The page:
Attacks on the Press in 2005 - Snapshots: Sudan
|Publisher||Committee to Protect Journalists|
|Publication Date||February 2006|
|Cite as||Committee to Protect Journalists, Attacks on the Press in 2005 - Snapshots: Sudan, February 2006, available at: http://www.refworld.org/docid/47c567315.html [accessed 4 October 2015]|
|Disclaimer||This is not a UNHCR publication. UNHCR is not responsible for, nor does it necessarily endorse, its content. Any views expressed are solely those of the author or publisher and do not necessarily reflect those of UNHCR, the United Nations or its Member States.|
In June, Sudanese justice officials canceled the license of Sudan's English-language daily, The Khartoum Monitor. The Monitor has been harassed by authorities repeatedly over the years. The newspaper's more recent problem with its license can be traced to its publication of articles on slavery more than two years ago. The license was restored in July by order of President Omar Hassan al-Bashir, according to press reports.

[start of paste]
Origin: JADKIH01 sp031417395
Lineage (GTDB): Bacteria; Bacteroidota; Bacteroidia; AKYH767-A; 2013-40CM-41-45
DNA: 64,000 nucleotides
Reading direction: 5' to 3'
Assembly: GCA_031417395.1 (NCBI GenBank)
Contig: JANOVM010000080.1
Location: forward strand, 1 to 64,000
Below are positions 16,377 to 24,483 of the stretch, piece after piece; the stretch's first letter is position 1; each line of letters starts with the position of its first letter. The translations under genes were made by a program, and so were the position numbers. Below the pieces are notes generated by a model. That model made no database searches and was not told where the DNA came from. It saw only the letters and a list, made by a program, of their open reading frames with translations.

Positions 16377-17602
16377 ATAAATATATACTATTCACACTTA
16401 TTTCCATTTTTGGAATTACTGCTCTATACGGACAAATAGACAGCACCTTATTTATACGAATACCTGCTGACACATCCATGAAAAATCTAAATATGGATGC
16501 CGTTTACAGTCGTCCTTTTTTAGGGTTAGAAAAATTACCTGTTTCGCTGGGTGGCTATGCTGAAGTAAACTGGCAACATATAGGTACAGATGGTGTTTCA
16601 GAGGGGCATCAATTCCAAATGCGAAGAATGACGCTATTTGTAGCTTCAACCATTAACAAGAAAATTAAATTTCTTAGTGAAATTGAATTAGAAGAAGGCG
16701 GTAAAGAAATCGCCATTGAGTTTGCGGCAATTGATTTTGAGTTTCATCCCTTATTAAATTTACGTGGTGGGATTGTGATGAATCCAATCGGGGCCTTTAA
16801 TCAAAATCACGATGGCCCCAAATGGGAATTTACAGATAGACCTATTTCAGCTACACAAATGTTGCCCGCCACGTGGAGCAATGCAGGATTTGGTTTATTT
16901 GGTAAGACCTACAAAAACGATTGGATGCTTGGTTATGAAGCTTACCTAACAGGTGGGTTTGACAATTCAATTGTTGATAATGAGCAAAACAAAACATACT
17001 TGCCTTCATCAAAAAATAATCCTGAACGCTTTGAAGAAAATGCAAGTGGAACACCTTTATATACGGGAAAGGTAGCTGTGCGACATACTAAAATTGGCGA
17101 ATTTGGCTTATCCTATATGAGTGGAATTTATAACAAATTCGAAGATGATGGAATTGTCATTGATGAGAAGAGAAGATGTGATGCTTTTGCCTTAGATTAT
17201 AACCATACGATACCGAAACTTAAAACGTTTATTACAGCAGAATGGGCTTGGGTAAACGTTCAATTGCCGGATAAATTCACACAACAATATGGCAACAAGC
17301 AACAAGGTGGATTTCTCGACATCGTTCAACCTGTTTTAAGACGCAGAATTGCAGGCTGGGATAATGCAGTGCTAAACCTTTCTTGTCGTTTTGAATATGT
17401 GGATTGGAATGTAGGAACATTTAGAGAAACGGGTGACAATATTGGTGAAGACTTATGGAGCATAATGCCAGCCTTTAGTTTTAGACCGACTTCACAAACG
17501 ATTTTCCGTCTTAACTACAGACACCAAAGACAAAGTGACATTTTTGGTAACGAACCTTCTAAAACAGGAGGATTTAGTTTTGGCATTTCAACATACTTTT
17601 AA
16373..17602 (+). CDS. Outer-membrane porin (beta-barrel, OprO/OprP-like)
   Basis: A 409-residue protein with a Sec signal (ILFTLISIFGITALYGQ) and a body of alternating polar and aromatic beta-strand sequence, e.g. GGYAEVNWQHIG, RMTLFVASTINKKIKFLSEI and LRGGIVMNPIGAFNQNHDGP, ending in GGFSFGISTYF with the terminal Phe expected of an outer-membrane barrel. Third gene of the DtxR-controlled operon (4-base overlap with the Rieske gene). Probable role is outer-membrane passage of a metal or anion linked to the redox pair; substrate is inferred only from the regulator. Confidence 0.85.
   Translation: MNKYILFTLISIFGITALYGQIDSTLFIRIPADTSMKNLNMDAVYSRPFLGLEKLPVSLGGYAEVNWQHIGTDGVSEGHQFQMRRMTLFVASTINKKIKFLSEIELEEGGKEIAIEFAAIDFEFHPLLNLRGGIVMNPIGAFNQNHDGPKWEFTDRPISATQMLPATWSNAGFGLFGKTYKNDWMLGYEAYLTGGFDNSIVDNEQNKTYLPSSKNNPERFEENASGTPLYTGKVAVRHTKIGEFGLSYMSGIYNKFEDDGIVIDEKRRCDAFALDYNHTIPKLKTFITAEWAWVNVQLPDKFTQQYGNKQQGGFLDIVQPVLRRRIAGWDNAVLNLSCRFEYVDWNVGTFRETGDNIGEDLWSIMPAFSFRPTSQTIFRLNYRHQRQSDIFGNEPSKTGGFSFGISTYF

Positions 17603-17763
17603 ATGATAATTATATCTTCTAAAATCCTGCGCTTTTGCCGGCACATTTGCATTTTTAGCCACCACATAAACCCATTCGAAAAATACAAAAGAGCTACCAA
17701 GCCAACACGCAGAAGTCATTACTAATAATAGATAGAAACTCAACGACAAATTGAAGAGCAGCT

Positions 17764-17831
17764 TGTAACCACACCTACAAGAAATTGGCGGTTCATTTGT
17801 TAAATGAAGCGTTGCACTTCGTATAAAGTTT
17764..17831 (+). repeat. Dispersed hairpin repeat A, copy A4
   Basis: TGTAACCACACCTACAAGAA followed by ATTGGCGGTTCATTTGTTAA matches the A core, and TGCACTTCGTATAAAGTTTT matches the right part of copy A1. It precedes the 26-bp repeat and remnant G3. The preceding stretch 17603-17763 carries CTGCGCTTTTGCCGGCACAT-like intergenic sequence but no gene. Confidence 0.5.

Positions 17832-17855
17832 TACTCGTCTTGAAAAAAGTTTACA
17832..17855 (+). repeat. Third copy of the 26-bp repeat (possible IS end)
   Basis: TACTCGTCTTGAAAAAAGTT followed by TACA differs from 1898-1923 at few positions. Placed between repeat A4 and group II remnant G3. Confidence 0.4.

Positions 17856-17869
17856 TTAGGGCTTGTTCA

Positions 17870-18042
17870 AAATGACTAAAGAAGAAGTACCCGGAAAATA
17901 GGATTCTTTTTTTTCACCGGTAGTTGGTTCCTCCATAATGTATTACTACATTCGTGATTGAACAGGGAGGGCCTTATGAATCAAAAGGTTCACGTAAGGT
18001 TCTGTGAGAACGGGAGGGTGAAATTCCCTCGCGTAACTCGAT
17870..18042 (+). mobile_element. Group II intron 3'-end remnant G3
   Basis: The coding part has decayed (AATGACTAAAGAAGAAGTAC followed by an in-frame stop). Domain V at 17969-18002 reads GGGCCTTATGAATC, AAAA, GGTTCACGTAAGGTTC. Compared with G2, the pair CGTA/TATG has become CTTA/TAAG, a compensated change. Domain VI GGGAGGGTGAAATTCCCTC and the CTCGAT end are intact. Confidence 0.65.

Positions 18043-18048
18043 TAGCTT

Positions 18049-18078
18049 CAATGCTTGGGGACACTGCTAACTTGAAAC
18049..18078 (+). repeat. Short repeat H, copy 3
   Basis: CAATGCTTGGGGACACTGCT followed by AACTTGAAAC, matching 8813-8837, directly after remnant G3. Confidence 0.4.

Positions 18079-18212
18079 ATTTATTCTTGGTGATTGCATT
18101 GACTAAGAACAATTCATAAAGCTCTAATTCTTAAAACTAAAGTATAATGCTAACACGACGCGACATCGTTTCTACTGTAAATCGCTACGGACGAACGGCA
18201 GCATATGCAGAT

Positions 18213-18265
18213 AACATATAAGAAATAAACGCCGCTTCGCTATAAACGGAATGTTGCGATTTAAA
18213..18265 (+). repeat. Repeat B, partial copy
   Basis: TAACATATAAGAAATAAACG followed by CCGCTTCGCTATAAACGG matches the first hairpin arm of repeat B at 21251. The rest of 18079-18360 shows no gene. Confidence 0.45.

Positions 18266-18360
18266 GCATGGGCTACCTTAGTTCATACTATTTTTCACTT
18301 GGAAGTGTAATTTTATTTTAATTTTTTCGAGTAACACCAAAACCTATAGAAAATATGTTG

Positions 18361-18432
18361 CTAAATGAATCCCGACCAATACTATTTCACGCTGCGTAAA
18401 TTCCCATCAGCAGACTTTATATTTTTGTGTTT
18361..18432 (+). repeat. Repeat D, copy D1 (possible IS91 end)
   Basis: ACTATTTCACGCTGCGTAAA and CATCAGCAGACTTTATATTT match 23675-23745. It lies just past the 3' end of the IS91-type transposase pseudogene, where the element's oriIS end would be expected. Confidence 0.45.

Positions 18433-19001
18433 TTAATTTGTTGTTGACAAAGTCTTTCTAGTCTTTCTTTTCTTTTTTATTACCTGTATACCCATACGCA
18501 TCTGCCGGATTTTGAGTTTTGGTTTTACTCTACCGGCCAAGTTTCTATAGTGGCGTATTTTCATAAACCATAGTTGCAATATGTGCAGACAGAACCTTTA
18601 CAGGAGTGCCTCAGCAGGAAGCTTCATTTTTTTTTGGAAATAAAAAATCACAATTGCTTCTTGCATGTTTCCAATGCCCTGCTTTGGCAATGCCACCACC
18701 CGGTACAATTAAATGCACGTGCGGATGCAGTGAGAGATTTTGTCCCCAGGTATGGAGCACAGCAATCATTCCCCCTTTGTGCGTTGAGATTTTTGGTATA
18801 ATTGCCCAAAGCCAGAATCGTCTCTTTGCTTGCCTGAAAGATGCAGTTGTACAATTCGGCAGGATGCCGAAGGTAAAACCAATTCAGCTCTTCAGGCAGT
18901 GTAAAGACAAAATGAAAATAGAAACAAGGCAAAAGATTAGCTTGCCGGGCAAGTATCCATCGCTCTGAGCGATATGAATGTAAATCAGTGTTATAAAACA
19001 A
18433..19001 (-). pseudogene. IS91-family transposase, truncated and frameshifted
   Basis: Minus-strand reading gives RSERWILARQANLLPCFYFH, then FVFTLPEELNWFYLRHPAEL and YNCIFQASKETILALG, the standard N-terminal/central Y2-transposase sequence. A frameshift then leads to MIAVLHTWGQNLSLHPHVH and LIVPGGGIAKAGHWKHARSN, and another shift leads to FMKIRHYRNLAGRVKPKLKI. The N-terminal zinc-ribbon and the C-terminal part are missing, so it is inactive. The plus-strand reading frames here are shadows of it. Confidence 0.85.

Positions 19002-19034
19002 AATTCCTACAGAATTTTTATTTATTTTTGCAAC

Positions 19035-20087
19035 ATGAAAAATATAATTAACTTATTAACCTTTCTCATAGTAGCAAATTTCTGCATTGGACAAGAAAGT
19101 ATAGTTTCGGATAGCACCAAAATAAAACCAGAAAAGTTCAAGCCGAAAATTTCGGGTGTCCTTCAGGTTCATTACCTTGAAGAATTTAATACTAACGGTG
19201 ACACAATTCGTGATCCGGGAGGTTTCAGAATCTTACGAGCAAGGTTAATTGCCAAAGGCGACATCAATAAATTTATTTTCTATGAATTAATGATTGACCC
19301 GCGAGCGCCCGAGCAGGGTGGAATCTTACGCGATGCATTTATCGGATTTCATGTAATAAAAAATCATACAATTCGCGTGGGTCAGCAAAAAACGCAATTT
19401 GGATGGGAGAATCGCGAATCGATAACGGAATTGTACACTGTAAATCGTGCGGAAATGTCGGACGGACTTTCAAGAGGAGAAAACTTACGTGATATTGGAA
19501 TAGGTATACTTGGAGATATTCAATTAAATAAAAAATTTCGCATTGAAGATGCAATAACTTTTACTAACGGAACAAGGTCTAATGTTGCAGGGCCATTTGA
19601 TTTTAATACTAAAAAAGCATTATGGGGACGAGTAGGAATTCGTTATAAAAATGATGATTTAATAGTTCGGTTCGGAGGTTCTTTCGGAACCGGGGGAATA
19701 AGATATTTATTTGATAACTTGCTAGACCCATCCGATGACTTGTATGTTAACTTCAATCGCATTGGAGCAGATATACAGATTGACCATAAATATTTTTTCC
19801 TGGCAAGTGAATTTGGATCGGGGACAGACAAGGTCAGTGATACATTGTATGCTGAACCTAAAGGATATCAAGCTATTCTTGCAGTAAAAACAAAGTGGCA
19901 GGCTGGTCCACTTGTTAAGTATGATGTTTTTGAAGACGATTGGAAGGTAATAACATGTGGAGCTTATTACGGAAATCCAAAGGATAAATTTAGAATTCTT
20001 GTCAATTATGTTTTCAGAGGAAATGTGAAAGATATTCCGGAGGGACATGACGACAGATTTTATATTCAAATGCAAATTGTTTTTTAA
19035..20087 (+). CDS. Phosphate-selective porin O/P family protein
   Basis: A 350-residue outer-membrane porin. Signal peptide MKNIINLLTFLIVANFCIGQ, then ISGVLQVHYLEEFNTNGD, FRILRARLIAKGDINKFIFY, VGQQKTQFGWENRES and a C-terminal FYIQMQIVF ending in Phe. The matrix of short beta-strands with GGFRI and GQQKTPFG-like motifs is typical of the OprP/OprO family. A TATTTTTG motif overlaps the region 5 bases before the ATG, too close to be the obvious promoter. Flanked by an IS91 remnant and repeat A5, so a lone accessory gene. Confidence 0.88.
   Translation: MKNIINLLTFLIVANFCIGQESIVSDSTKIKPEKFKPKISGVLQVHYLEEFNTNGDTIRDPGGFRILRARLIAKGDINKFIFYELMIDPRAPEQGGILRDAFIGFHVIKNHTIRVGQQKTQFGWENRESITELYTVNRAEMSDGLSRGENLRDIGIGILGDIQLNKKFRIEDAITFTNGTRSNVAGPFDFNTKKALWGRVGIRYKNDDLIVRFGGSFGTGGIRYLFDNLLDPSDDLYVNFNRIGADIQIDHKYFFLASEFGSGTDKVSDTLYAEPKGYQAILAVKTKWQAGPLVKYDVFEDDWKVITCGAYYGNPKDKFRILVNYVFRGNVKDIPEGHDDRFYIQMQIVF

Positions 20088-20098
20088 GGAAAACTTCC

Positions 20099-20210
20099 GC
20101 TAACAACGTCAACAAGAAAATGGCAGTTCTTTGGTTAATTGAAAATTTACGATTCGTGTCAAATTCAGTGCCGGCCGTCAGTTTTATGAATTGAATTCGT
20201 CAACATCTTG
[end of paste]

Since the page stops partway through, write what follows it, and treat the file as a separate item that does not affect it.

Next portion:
In May, U.S. freelance photographer Brad Clift was released after two weeks' detention by Sudanese authorities. Sudanese security forces detained Clift while he was taking photographs at a camp for internally displaced persons outside Nyala, the capital of South Darfur state. He was accused of working without a proper permit, but charges were not filed against him. Clift was held under house arrest at the U.S. Agency for International Development office.